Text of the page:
2nd Edition of The Cossticks Available Now

The Cossticks 1700-1900 2nd Edition available now

The 2nd Edition of The Cossticks is now available for purchase directly from the printers. Soft and hardcovers are available. Click here or preview the book with the viewer at the right. Enlarge the preview to full screen to enable you to read the text of the Introduction.

Further details and projects can be found on the Historia Incognita web page.

James Edward and Lusy Cosstick's Children

James Edward Cosstick and Family at Green GullyJames Edward Cosstick, Ted as he was known, and his wife Lusy Martin had nine children.

Maude Cosstick

Maude was born at Waterloo on 3 March 1886 . She was the eldest child of the family.

Maude’s younger brother, Jack, remembered her as a “small, neat person, quite attractive” but with “rather a domineering attitude towards her younger brothers” . She left home to find work but when she came home for a visit she always brought some sweets for the youngest and something for her mother. Maude was regarded as a very good dancer and was never short of a partner. She had a number of other suitors apart from her future husband, John Hendricksen.

At least some members of the family would have preferred her to have married a different suitor and one account says that there was uproar in the family as he was not considered at all suitable for her .

John Henry Hendricksen, had also grown up at Opossum Gully, although the Cosstick children went to the Amherst school and the Hendricksens went to the Adelaide Lead school. He was the son of Jane and Matthew Hendricksen. Matthew was a miner at Opossum Gully and the Hendricksen family lived close to the Cosstick house there.

After their marriage Maude and John Hendricksen lived in a house about a mile and a half from the Green Gully home, after which they moved into Talbot where they lived until their deaths . Both lived to be aged 71. Maude died on 3 April 1957 and was buried at the Amherst Cemetery behind the graves of her father and mother-in-law - Jane Hendricksen having died on 28 May 1929 aged 69, and Matthew on 13 January 1931 aged 71 .

Their children were Matthew James, born on 11 June 1919; Ernest, born on 12 June 1923; Malcolm, 20 November 1924; and Ron, 25 March 1927.

Daisy Cosstick

Daisy was born at Waterloo on 4 June 1887, although she died only eleven days later and was buried at Waterloo Cemetery .

Richard Martin Cosstick

Dick was born at Waterloo on 11 July 1888. He later married Sylverton Ivy Matthews. The story of the Matthews family is told separately.

Amy Lillian Cosstick

Amy was born at Waterloo on 12 March 1890. She died just over a year later on 28 March 1891.
Phillip Charles Cosstick

Phil was born at Opossum Gully, Amherst on 26 March 1893.

He was the tallest of the family although only about 5’ 10”. His younger brother, Jack, did not recall him reading very much, but remembered him as being was lithe and athletic, good at running and jumping as a boy and taking part in athletics as a soldier during the first world war.

When his brothers Dick and Roy went to work at the mines at Chiltern and Ararat Phil went with them. He once fell sixty feet from one of the poppet heads and only sprained an ankle and injured his knee, according to Jack’s recollection. Despite his fitness Phil was accident prone and later, when he became a builder one insurance company refused to insure him. His mother, Lusy, called him a “tear coat”.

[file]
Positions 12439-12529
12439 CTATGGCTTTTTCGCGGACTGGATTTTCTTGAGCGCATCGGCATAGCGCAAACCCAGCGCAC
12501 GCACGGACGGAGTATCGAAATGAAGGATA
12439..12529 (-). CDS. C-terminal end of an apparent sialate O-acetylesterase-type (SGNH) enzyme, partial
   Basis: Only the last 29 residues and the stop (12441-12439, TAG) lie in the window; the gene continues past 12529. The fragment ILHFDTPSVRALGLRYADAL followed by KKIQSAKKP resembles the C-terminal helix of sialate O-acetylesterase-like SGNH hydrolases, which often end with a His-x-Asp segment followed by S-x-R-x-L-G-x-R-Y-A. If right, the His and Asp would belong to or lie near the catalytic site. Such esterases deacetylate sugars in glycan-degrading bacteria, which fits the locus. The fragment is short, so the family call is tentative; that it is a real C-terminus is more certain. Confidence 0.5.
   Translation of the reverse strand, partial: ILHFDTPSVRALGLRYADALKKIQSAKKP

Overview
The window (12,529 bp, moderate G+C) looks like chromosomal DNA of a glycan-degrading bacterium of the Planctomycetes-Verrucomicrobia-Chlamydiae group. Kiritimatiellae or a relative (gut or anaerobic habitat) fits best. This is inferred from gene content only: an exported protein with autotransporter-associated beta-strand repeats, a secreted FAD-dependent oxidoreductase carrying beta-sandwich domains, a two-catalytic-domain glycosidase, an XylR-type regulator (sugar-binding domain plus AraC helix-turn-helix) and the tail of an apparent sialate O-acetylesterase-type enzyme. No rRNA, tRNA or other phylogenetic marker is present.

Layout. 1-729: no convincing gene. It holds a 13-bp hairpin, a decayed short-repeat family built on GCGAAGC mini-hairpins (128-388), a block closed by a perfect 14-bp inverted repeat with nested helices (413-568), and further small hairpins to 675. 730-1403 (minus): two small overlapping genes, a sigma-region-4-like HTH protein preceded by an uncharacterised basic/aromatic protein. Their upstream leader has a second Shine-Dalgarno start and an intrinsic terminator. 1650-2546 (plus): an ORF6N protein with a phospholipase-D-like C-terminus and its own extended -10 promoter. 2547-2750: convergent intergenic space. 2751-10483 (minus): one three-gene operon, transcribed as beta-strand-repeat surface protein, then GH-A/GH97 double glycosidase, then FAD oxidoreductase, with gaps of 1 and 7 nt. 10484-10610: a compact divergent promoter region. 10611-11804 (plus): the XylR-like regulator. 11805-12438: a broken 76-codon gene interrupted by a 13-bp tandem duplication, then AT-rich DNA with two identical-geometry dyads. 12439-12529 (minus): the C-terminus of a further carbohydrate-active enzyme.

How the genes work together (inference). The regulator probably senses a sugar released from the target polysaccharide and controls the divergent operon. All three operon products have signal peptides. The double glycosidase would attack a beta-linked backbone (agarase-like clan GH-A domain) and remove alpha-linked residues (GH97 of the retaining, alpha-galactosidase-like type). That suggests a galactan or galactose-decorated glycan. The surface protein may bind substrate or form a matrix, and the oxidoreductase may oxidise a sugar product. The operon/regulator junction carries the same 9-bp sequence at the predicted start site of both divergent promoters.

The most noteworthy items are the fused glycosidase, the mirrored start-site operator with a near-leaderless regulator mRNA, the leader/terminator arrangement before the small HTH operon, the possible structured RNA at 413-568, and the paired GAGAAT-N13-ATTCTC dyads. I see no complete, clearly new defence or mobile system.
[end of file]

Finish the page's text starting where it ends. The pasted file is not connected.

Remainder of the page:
Phil enlisted in the AIF in 1916 and went first to Egypt, then to France and Flanders. He escaped unscathed through the Battle of Pozieres and was promoted to the rank of sergeant by the end of the war.

Phil went to night school where he learned carpentry. He was an excellent builder and could turn his hand to all aspects of the building trade.

He married Florence Jury, a nursing sister from the Amherst Hospital, who was born in Lima, Peru. Phil and Flo had no children. He died in 1963 at the age of seventy .

Edward Roy Cosstick

Roy was born at Possum Gully, Amherst on 29 May 1891.

Roy was always a happy person, always whistling and laughing and he got on very well with his older sister Maude.

He left school at the age of eleven and worked in the mines with his father. As a young man Roy had several jobs. He once worked on Miller’s farm near the Bet Bet Creek and learned how to shear sheep. Roy also rode his bike around Bungaree, Benalla and Ballarat to find work digging potatoes.

Roy and Phil travelled to Ararat to work on the mines with their brother Dick. Although he had a number of jobs he mainly worked as a miner and woodcutter until the outbreak of the first world war.

In 1916, at the age of twenty four, he enlisted in the AIF, along with his brother Phil. Roy joined the 6th Battalion, the Light Horse Brigade, as a farrier with the rank of private and remained at that rank throughout the war. He saw service in the Western Desert of Egypt and then in France where he met up with his brother, Phil, and managed to have him transferred to the 6th Battalion with him. Phil had been a Lewis gunner, a most hazardous position which very few survived. Army regulations allowed the older brother to seek the transfer of younger brothers. In doing this Roy believed he saved Phil’s life.

In later years Roy did not speak of his experiences during the war, although he did recall enjoyable periods of leave spent in Scotland, or his impression of the desert in Egypt .

Returning from the war Roy worked on the farm at Green Gully with Ted and Tom. In 1921 Ted Cosstick died. Roy and Tom took over the farm which, by then was greatly increased in size through the gradual addition of land and clearing of forest. They continued to cut timber and sell it to the district for many years.